Ahead of Valentine’s Day on Thursday, the Ministry of Education on Wednesday released a public statement imploring young people to refrain from having sex, and denouncing the holiday as a foreign import.
“The Ministry of Education, Youth and Sport deeply regrets that a small number of youths…follow foreign cultures without consideration and think that February 14 Valentine’s Day is the day that they shall sacrifice their bodies for sweethearts and cause the loss of personal and family dignity,” the statement reads.
Ros Salin, chief of cabinet at the Education Ministry, said that the statement was simply a warning to youth who today might be drawn into behavior that they otherwise would not engage in.
“Our main objective is to remind the youth that sometimes they are confused on Valentine’s Day and do things that conflict with the Cambodian culture,” he said Thursday.
Valentine’s Day in the West, to hear Mr. Salin talk, is as much about rape and underage sex as it is about roses and chocolate.
“Valentine’s Day is Western culture, a foreign culture. Boys can exploit Valentine’s Day and take advantage of girls, while girls sometimes are confused about what their role is on Valentine’s Day,” he said.
“Valentine’s Day exposes the youth to rape,” he added.
There is a history of anti-Valentine’s Day sentiment among government officials that stretches back to the ’90s, when Cambodians first adopted the tradition.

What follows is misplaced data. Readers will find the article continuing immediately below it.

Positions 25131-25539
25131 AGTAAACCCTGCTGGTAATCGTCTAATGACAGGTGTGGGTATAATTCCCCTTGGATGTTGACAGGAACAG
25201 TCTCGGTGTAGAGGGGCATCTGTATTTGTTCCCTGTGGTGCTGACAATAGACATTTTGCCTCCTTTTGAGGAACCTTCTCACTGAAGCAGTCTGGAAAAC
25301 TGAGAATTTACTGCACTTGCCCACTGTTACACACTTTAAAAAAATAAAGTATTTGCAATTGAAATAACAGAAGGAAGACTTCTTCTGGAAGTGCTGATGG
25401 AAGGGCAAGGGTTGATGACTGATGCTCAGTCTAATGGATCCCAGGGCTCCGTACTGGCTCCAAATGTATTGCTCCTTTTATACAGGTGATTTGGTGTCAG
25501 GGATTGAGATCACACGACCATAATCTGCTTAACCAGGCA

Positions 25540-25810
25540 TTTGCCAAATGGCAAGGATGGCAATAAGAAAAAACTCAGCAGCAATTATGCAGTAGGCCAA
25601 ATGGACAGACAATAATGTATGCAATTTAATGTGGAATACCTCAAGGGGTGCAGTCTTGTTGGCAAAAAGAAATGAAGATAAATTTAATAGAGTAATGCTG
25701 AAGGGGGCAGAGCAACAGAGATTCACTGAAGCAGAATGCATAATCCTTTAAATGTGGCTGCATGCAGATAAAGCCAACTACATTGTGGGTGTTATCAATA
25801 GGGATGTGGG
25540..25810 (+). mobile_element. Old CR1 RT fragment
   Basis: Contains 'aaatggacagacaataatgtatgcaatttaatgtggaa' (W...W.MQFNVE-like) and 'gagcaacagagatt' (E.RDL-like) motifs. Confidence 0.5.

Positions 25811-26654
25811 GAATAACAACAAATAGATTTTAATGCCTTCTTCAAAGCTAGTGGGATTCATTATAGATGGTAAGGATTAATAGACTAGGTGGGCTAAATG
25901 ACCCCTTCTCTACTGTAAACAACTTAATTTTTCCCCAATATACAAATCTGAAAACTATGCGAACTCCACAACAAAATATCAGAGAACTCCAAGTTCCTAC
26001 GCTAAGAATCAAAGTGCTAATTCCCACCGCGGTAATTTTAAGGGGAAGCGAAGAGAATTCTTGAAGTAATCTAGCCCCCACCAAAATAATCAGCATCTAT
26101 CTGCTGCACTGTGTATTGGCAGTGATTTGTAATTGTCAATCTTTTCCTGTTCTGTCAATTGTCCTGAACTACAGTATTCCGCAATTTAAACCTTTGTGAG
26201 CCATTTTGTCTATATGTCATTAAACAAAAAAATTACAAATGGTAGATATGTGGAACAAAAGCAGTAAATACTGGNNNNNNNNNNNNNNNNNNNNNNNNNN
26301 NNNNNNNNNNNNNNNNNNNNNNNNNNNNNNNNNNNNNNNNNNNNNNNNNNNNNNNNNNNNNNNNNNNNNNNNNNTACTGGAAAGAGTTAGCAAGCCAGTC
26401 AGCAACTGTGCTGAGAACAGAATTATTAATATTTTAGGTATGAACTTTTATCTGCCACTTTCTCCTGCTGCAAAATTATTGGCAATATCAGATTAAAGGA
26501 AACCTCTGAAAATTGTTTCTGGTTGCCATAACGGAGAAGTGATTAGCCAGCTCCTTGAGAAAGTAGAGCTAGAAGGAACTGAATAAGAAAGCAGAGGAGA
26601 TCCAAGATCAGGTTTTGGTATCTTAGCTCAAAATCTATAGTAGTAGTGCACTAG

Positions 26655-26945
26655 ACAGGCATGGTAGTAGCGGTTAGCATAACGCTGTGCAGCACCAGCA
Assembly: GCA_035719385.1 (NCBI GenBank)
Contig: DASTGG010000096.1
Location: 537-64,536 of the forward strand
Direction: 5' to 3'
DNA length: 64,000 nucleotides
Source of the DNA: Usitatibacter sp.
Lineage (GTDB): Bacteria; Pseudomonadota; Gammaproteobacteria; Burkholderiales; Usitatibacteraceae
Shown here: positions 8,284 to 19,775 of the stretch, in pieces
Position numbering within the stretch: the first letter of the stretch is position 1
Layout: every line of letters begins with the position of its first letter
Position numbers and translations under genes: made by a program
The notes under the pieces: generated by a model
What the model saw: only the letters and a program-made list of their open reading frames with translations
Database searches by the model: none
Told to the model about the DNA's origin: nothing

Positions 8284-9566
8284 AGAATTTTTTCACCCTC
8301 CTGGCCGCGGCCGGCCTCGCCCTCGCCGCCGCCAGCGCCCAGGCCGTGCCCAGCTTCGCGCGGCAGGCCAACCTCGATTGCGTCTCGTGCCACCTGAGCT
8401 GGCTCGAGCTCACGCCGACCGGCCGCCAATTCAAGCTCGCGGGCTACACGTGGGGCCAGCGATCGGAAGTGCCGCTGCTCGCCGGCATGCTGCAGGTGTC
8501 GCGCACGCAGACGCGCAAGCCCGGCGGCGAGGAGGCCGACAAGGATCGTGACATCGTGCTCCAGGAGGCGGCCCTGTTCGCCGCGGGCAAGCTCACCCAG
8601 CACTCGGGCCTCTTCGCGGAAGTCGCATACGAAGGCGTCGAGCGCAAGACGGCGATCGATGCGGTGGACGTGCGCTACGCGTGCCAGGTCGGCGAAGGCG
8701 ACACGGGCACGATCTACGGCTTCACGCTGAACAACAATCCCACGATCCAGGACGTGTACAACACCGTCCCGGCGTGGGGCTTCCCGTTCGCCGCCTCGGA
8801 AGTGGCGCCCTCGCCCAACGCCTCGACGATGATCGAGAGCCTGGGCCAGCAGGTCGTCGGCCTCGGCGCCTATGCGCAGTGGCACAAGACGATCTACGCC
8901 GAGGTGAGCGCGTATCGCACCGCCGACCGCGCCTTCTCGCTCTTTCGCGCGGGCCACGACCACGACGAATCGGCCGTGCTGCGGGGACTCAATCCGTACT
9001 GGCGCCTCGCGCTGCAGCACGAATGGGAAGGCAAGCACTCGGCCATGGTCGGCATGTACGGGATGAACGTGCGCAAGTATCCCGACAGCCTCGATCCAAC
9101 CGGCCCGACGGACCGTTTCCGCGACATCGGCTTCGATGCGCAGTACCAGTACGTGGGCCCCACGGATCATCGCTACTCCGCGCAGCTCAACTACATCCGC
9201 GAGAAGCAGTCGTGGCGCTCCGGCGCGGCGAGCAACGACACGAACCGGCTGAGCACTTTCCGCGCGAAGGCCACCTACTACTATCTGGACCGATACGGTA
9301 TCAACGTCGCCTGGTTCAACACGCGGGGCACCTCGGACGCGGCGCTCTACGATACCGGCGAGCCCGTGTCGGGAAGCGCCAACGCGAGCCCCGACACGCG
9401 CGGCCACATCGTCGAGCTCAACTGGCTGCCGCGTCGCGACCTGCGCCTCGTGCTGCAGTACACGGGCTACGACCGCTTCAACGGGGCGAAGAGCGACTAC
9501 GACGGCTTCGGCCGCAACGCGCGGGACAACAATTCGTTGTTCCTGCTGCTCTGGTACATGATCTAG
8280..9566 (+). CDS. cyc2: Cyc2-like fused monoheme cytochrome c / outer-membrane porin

But Mu Sochua, CNRP-lawmaker elect and former Minister of Women’s Affairs, said Thursday that government officials, and anyone else casting aspersions on Valentine’s Day based on the fact that it is imported, were misguided.
“Is using a telephone part of Khmer culture? What about beer—is beer Khmer culture?” she asked, adding that advertising and promoting Valentine’s Day did not compare to other damaging products that are waved in front of consumers on a daily basis.
“Beer is advertised everywhere all the time…. Is the government questioning the damage it does to society?”
“Does more sexual assault occur as a result of alcohol or Valentine’s Day?”
Youngsters across Phnom Penh on Thursday mostly said that, while Valentine’s Day is not part of Khmer culture, it is a day to express love for your friends and family, and not an excuse for debauchery.
“I only want to give a flower to my sweetheart to show her that I love her,” said Moung Phalla, 18. “No. It does not mean that we should have sex.”
“I already know that my boyfriend will give me a flower,” said Veasna Phan, 20. “And he already knows that we can not [have sex] until we have been married.”
Ms. Sochua said that government officials’ stand against Valentine’s Day was a reflection of the way women are often viewed in Cambodian society.
“They are all about preserving the perfect young virgin—the unspoiled flower,” she said.
“It is good to keep this debate alive, to raise awareness, but at the end of the day, you can’t stop importing or exporting culture,” she said.
“The youth are going to do what the youth are going to do. We just have to make sure they are educated to make the right decisions.”
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